In Small Packages
It is like a mustard seed, which, when sown upon the ground, is the smallest of all the seeds on earth;
After a lifetime of witnessing his rituals, I would expect, by mid-June my dad would have re-staked the borders of the garden, most likely enlarging it. The rototiller, overhauled in February, would have hammered through the soil, breaking up clumps, mixing in fertilizer or compost or whatever would enrich it. (Although when we lived in Iowa, with the blackest soil imaginable, it was not as vital as when we lived in the hard clay of the south.)Every time I go to a nursery — of the Chalet sort that sells plants and trees and not the nursery down the hall with toddlers — I think of my dad and his springtime rituals. Although the tenderness of my dad’s gardening would rival any grandmother’s dotting in a children’s nursery.
His seedlings, started in the basement, under a grow lamp would have been separated, nursed to withstand the outdoors and measured into place in the garden, equal distance apart, enough room to grow, but also close enough to maximize yield. Growing up on a farm, yield management became a part of my dad’s DNA along with all the other arts and sciences of raising fruits and vegetables.
Early radishes and spring onions would be staples on the table by now. From those rhubarb bushes he transplanted from house to house my mom would be working her way through her inexhaustible recipes from cobblers to sauces to chutneys.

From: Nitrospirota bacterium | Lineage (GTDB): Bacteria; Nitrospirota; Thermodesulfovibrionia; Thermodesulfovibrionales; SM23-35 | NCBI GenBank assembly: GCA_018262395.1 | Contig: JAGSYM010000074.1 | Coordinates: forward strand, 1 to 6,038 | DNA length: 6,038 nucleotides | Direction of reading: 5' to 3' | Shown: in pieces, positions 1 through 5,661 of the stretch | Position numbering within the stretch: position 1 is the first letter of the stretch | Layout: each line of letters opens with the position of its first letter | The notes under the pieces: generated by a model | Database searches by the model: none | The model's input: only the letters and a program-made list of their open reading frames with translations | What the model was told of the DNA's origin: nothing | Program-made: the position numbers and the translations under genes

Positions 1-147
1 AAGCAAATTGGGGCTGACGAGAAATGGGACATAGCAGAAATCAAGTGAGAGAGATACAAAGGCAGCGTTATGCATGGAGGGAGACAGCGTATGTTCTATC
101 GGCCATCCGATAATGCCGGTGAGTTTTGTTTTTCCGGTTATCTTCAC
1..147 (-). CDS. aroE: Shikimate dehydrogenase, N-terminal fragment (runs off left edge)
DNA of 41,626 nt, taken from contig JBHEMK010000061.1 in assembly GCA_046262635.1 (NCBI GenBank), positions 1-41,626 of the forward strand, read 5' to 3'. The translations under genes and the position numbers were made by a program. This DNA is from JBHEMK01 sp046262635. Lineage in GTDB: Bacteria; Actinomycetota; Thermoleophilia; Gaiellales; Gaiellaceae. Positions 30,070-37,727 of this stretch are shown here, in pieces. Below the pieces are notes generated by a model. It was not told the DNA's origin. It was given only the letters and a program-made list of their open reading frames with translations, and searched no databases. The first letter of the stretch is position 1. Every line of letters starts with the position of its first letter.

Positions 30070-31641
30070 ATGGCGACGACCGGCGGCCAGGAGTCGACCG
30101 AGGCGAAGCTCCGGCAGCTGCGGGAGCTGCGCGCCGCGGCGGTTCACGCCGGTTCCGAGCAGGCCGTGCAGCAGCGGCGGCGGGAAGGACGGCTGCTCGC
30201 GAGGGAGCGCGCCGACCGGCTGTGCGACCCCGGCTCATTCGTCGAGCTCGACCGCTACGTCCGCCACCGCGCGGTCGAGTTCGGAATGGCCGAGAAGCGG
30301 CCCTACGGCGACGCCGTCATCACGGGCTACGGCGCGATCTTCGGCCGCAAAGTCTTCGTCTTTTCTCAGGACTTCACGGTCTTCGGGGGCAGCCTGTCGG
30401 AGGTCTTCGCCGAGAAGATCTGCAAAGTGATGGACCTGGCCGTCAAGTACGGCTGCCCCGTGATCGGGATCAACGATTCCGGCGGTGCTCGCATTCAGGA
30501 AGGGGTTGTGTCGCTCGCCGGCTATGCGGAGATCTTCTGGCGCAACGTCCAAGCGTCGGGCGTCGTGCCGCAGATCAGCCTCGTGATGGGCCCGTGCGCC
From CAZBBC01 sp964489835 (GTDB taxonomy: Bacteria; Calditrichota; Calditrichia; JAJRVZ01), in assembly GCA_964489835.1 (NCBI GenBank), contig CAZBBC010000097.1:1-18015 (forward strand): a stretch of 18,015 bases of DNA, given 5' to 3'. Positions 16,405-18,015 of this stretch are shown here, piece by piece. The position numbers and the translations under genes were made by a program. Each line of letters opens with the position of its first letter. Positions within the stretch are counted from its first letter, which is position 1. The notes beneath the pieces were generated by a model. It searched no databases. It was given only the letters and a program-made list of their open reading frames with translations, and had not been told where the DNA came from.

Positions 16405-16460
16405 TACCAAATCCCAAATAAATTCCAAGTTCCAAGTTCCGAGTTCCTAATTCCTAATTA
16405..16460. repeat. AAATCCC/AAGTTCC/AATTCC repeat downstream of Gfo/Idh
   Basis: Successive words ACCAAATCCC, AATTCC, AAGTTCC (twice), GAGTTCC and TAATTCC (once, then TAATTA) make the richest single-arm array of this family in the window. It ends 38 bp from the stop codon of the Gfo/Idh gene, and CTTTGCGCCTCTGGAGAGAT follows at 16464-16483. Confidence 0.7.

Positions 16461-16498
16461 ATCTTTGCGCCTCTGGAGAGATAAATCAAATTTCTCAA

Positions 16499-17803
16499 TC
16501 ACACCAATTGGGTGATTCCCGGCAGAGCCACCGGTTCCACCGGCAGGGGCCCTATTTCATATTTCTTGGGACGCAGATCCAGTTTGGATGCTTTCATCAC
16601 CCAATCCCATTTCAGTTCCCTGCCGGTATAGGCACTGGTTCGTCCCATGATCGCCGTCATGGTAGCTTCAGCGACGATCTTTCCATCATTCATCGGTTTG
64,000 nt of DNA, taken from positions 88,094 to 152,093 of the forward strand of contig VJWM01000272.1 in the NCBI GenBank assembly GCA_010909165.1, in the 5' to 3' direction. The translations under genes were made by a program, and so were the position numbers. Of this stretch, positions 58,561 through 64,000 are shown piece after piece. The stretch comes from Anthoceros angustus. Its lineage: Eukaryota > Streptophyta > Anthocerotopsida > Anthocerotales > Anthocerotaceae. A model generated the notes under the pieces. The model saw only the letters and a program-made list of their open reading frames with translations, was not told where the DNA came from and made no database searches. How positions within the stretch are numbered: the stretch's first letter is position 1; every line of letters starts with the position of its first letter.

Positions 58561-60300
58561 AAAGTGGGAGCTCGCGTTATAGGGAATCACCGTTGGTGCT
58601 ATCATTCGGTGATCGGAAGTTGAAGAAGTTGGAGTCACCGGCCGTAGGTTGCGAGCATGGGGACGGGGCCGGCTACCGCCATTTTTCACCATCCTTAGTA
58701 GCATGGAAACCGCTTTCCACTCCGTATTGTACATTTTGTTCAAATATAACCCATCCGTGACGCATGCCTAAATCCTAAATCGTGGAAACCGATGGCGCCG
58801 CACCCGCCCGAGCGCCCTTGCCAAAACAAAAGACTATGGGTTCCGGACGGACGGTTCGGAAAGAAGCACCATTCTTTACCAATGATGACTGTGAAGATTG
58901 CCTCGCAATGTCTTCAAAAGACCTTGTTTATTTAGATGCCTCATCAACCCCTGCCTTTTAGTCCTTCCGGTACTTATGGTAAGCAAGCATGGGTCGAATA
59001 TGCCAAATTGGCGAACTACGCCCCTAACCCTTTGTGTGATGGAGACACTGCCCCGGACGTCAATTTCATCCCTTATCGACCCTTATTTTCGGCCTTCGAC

Before he retired, my dad traveled for work each week. When he returned home, the first thing he would do, even before coming in the house, would be to inspect the garden’s weekly progress, tie up any fallen tomatoes and then come to kiss my mom. Usually with a handful of something for her to “put up”.
This was part of my life growing up. Now, I have my own springtime rituals of planting even though it is limited to containers in a stamp-book-sized, city yard.
With this ingrained in my memory, the first parable from Mark seems too far-fetched for me to consider. In that parable a sower scattered seed and then just ignored them, by going to sleep, and yet a harvest was possible. The parable that followed of the mustard seed appears in Matthew and Luke, but they drop the story of the sower who reaps without a lick of labor. Perhaps it was too unbelievable for them as well.
The word “parable” comes from the Greek para, meaning “alongside” or “next to” and the verb ballo, translated, “to throw”. Parables are stories thrown alongside our lives. In Mark, Jesus spoke primarily in parables.
Jesus told stories from common life, inviting hearers into his message, provoking them to use their imaginations. As difficult as parables may be to parse, they are the way God speaks to us, through Jesus, in language of earth and seed and season and daily life we can understand, startling us to see other people, God and ourselves in a new light.
But, parables can be disruptive. They interrupt what you thought you knew, not just to teach you something, but also to confront you with an unwanted or surprising truth. Parables are useful when the truth you want to share is difficult — whether difficult to hear, comprehend, or believe. Remember, as I introduced our gospel reading, sharing Jesus’ first words in Mark, the backdrop against which all of his sayings are to be measured were, “Change your hearts and lives, and trust this good news!”
So let us imagine, as Jesus asks, what good news we are to trust when he offers a common plant to describe how the kingdom of God could be working its way into something in our world.
Mustard is an herb with medicinal properties and one that is useful for flavoring and preserving food. The mustard bush, though, is a garden pest. No one would sow